Some of their findings, which have been written about in The Economist and The Christian Science Monitor, first appeared in 2002 as a paper for the National Bureau of Economic Research.
As the couple began their study, McCleary said, it was clear that the widely discussed secularization thesis -- the idea that a country becomes more secular as it becomes richer and more industrialized -- did not apply to the US, one of the most religious nations in the world.
And over the last 30 years, many East Asian countries, including Malaysia, Singapore and South Korea, have experienced both rapid economic growth and the spread of Christianity, Barro said.
"South Korea is a good example of that rapid growth and more religion," he said. There the number of converts from Confucianism and other Eastern religions to Christianity is growing rapidly, he explained.
Some of the lowest levels of religiosity were found in China and North Korea. The lowest levels of economic growth were in sub-Saharan African countries. The former East Germany (which includes Weber's birthplace) was one of the lowest in both religiosity and growth.
But one of the major challenges to such research is that countries that vary in their religious beliefs and practices also vary in ways that have nothing to do with religion, said Paola Sapienza, a professor of finance at Northwestern University.
"Are you really picking up religion or something that correlates with it, like certain laws or social and economic institutions?" she asked.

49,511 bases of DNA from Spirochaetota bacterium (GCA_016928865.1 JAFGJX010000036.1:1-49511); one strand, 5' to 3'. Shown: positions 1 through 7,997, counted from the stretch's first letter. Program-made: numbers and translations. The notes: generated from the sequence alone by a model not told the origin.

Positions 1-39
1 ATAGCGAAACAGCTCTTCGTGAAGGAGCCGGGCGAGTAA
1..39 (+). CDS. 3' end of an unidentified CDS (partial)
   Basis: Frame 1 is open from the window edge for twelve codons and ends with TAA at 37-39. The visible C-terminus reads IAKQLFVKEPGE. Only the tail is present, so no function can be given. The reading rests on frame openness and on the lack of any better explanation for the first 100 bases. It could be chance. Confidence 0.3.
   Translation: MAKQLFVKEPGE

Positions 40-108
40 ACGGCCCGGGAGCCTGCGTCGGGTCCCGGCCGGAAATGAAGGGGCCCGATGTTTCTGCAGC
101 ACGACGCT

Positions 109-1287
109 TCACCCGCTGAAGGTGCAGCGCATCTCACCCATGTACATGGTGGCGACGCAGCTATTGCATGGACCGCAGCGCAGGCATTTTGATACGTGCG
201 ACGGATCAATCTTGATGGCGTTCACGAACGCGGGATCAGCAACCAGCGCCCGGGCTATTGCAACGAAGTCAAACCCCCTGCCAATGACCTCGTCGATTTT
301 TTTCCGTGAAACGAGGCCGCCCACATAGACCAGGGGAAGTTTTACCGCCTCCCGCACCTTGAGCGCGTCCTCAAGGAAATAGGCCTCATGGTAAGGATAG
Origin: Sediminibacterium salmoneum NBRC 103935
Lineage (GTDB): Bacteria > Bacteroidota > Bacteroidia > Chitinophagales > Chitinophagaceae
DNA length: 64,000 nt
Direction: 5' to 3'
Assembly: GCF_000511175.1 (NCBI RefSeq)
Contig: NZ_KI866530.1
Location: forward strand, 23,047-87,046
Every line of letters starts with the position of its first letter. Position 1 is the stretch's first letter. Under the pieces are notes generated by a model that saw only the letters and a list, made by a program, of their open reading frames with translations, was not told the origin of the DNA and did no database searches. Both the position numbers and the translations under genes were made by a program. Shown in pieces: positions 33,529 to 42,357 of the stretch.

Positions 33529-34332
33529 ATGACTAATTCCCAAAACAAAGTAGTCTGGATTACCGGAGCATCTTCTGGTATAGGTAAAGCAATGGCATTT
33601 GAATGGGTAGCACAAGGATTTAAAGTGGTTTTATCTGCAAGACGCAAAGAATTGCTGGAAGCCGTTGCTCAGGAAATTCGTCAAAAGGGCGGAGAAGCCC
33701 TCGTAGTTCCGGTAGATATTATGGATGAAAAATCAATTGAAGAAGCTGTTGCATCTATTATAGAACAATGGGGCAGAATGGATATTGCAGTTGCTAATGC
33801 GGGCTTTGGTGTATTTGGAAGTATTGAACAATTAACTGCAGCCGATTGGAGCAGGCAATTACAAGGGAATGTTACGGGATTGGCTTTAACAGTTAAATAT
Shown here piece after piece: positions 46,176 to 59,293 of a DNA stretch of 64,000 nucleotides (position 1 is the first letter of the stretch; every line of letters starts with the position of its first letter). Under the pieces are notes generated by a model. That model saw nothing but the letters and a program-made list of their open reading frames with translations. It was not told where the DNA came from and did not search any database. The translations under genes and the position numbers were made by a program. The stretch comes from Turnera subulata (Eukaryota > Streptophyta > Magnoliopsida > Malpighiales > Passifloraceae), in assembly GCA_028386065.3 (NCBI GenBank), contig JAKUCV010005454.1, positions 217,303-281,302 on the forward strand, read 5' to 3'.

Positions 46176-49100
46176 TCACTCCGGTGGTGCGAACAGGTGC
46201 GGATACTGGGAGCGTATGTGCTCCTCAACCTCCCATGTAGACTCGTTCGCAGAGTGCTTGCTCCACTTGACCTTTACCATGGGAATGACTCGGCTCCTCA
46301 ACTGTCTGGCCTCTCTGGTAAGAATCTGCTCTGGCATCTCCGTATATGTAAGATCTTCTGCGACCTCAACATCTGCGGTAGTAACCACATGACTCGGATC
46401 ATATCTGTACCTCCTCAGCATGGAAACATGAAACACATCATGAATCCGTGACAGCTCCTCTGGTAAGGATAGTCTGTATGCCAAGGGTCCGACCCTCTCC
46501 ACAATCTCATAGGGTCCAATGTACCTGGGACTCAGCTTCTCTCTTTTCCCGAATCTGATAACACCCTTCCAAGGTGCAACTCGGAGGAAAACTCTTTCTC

Last year, in the Journal of Monetary Economics, Sapienza and her colleague Luigi Zingales at the University of Chicago, and Luigi Guiso, of the University of Sassari in Rome, published a paper that did not compare countries but looked at the relationship between religious beliefs and the attitudes shown to foster economic growth.
"On average," they wrote, "religious beliefs are associated with good economic attitudes, where good is defined as conducive to higher per capita income."
But that study found that more religious people were also less tolerant of other races and nationalities and had more negative attitudes toward women. The study based its findings on World Values Surveys data collected at the University of Michigan.
Barro and McCleary also used data from the World Values Surveys, which Ronald Inglehart, a political scientist at the University of Michigan, has been taking for more than 20 years. His surveys of 78 countries show strong links between widespread public values and beliefs, or political culture, and motivation to work, sexual and religious norms and the presence or absence of democratic institutions.
"I find that belief factors play a major role in economic growth, but here is one of the world's leading economists saying so," Inglehart said, referring to Barro. "When Weber argued that big breakthroughs in economic growth were in Protestant countries, it was at a time when many cultures were shaped by Protestant institutions. His notion in the broadest sense is that belief factors play a role in economic factors."
"This is a revised view of the Protestant ethic," he continued. He noted that many mostly Protestant, wealthy countries were now more interested in quality of life, and that many Eastern countries were now more focused on economic growth -- with some populations even converting, as Barro noted, to Christianity and specifically to Protestantism.
"Confucian countries are now the most Protestant countries on earth, in terms of a moral imperative to work hard, save money, to do well," Inglehart said.